- In which situations do people generally donate blood?
- Who is a healthy donor?
- Does a donor need to do anything special before donation?
- How long does the donation take?
- Does the needle hurt the entire time?
- Does the donor suffer from any harmful effects after donating blood donation?
- Does a donor need to rest after donating blood?
- Can a donor work after donating blood?
- What special diet should a donor follow after giving blood?
- How long will it take for the body to replenish the donated blood?
- How frequently can a donor donate blood?
- Do any diseases debar a donor from giving blood?
- Are there any other benefits of blood donation?
Q: In which situations do people generally donate blood?
A: There are three types of blood donors: -
(1) PROFESSIONAL DONORS - They sell their blood, which is of very poor quality and can transmit very dangerous diseases to the recipient. It is illegal to take blood from any professional donor.
(2) REPLACEMENT DONATION - Healthy relatives and friends of the patient give their blood, of any group, to the blood bank. In exchange, the required number of units in the required blood group is given.
(3) VOLUNTARY DONATION- Here a donor donates blood voluntarily. The blood can be used for any patient even without divulging the identity of the donor. This is the best type of blood donation where a motivated human being gives blood in an act of selfless service.
Q: Who is a healthy donor?
A: Any person within the age group of 18 - 60 years with a body weight as minimum 45 kgs, and having hemoglobin content as minimum 12.5 gm%.
Q: Does a donor need to do anything special before donation?
A: The donor should eat at regular mealtimes and drink plenty of fluids.
Q: How long does the donation take?
A: The procedure is done by skilled, specially trained technicians and takes three to eight minutes. However, from start to finish (filling form, post donation rest etc) the entire process should take upwards of 35 minutes.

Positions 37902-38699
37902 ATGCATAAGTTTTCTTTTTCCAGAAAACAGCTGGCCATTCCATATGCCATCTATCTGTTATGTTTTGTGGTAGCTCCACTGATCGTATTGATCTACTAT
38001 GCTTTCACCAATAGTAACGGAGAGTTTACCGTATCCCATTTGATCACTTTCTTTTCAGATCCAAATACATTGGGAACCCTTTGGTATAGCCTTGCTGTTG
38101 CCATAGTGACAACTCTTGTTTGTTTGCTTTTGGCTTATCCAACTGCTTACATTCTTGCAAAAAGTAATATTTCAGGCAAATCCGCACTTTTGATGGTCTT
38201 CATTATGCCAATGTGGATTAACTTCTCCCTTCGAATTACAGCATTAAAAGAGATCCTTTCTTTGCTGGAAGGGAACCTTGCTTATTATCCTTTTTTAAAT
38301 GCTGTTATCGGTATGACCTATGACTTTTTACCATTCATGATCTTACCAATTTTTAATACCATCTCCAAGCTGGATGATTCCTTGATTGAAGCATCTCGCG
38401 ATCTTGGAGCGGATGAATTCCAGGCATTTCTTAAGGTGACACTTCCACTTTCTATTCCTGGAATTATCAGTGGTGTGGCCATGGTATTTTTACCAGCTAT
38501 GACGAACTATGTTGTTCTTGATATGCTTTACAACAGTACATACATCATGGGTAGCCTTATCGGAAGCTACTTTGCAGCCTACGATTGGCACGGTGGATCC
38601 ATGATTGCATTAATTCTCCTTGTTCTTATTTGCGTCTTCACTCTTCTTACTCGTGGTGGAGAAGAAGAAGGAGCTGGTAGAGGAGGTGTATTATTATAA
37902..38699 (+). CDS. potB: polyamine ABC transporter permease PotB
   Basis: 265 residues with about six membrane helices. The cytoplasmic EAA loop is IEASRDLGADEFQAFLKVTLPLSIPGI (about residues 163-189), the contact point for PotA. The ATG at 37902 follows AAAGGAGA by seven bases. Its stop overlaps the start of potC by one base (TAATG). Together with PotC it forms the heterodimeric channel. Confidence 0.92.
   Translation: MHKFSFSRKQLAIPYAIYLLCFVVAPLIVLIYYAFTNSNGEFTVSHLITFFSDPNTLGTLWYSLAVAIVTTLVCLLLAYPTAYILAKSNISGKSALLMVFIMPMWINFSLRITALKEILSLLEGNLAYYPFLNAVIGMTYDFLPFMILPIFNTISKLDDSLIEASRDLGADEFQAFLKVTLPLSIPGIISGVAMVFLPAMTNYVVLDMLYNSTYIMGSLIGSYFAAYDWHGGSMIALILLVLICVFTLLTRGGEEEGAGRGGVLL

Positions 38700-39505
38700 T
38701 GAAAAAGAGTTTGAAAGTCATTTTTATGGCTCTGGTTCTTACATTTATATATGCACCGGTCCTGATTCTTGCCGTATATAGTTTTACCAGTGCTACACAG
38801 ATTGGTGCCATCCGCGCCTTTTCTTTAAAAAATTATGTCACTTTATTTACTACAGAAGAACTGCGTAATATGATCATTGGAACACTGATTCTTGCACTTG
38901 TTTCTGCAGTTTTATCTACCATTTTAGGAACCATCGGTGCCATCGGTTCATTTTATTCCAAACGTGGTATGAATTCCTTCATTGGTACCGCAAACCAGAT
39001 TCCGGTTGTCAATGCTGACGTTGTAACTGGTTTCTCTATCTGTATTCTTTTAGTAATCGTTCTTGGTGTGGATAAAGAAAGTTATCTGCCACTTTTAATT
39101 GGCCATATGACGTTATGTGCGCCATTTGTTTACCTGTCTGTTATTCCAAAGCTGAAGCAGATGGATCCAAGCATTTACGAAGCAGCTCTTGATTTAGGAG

Q: Does the needle hurt the entire time?
A: There may be a little sting when the needle is inserted, but there should be no pain during the donation.
Q: Does the donor suffer from any harmful effects after donating blood donation?
A: Absolutely not, rather a donor after having given blood voluntarily gets a feeling of great pleasure, peace and bliss. Soon, within a period of 24 - 48 hours, the same amount of new blood gets formed in the body, which helps the donor in many ways. His own body resistance improves, the circulation improves, and he himself feels healthier than before.
Q: Does a donor need to rest after donating blood?
A: Yes. The donor needs rest, preferably lying down, so that the amount of blood that has been donated soon gets poured into the circulation from the body pools in a natural way. The donor should take it easy for about 15 - 20 minutes.
Q: Can a donor work after donating blood?
A: Of course! Routine work is absolutely fine after the initial rest. Rigorous physical work should be avoided for a few hours.
Q: What special diet should a donor follow after giving blood?
A: After resting for a while a donor is given some liquid (fluid) to take. It may be a cup of coffee or milk or fruit juice alongwith a few biscuits or fruit. The donor needs no other special diet. A routine balanced diet is adequate. The donor's blood gets replenished within 24 - 48 hours.
Q: How long will it take for the body to replenish the blood?
A: The body replaces blood volume or plasma within 24 hours. Red cells need about four to eight weeks for complete replacement.
Q: How frequently a donor can donate blood?
A: Three months time between donations is a very safe interval.
Q: Do any diseases debar a donor from giving blood?
A: Yes, if the donor has suffered from any of the under-mentioned diseases: -
Fever: He should not have suffered from fever for the past 15 days.
Jaundice: A donor should not have his blood tested positive for AUSTRALIA ANTIGEN.
Blood transmitted diseases: Like Syphilis, Malaria, Filaria etc. debar a donor from donating blood till he is treated and is free from them.
Drugs: If a donor is taking drugs like Aspirin, anti-hypertensive, anti-diabetics, hormones, corticosteroids etc., he is unfit to donate blood.
AIDS. No person having HIV positive can be allowed to donate blood.
Q: Are there any other benefits of blood donation?
A: Yes, blood donation is a noble, selfless service! It gives the donor a feeling of joy and contentment. Also this is an expression of love for Mankind, as blood knows no caste, colour, creed, religion or race, country, continent or sex.